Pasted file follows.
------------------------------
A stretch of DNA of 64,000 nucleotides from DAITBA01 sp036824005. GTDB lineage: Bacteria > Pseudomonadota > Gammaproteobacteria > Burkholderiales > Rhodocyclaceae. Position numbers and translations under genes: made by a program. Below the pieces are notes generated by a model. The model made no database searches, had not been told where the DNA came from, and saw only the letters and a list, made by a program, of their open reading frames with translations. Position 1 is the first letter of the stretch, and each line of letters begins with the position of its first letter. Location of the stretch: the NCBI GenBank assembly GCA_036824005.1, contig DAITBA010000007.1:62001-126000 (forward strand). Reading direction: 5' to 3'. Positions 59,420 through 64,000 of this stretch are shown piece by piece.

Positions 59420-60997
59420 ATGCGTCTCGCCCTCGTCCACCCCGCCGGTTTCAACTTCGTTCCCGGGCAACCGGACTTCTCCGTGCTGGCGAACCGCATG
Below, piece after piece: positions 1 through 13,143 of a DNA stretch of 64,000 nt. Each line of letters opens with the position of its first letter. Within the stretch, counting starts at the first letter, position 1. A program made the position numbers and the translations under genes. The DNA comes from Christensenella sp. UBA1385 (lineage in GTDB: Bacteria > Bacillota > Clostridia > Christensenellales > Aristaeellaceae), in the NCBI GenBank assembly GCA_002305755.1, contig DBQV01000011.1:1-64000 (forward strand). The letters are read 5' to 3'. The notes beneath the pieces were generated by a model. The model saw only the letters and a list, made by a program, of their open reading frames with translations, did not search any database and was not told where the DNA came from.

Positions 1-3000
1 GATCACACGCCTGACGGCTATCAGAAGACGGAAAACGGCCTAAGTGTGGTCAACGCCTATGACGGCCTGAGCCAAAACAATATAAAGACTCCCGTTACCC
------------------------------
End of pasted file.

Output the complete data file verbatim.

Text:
A stretch of DNA of 64,000 nucleotides from DAITBA01 sp036824005. GTDB lineage: Bacteria > Pseudomonadota > Gammaproteobacteria > Burkholderiales > Rhodocyclaceae. Position numbers and translations under genes: made by a program. Below the pieces are notes generated by a model. The model made no database searches, had not been told where the DNA came from, and saw only the letters and a list, made by a program, of their open reading frames with translations. Position 1 is the first letter of the stretch, and each line of letters begins with the position of its first letter. Location of the stretch: the NCBI GenBank assembly GCA_036824005.1, contig DAITBA010000007.1:62001-126000 (forward strand). Reading direction: 5' to 3'. Positions 59,420 through 64,000 of this stretch are shown piece by piece.

Positions 59420-60997
59420 ATGCGTCTCGCCCTCGTCCACCCCGCCGGTTTCAACTTCGTTCCCGGGCAACCGGACTTCTCCGTGCTGGCGAACCGCATG
Below, piece after piece: positions 1 through 13,143 of a DNA stretch of 64,000 nt. Each line of letters opens with the position of its first letter. Within the stretch, counting starts at the first letter, position 1. A program made the position numbers and the translations under genes. The DNA comes from Christensenella sp. UBA1385 (lineage in GTDB: Bacteria > Bacillota > Clostridia > Christensenellales > Aristaeellaceae), in the NCBI GenBank assembly GCA_002305755.1, contig DBQV01000011.1:1-64000 (forward strand). The letters are read 5' to 3'. The notes beneath the pieces were generated by a model. The model saw only the letters and a list, made by a program, of their open reading frames with translations, did not search any database and was not told where the DNA came from.

Positions 1-3000
1 GATCACACGCCTGACGGCTATCAGAAGACGGAAAACGGCCTAAGTGTGGTCAACGCCTATGACGGCCTGAGCCAAAACAATATAAAGACTCCCGTTACCC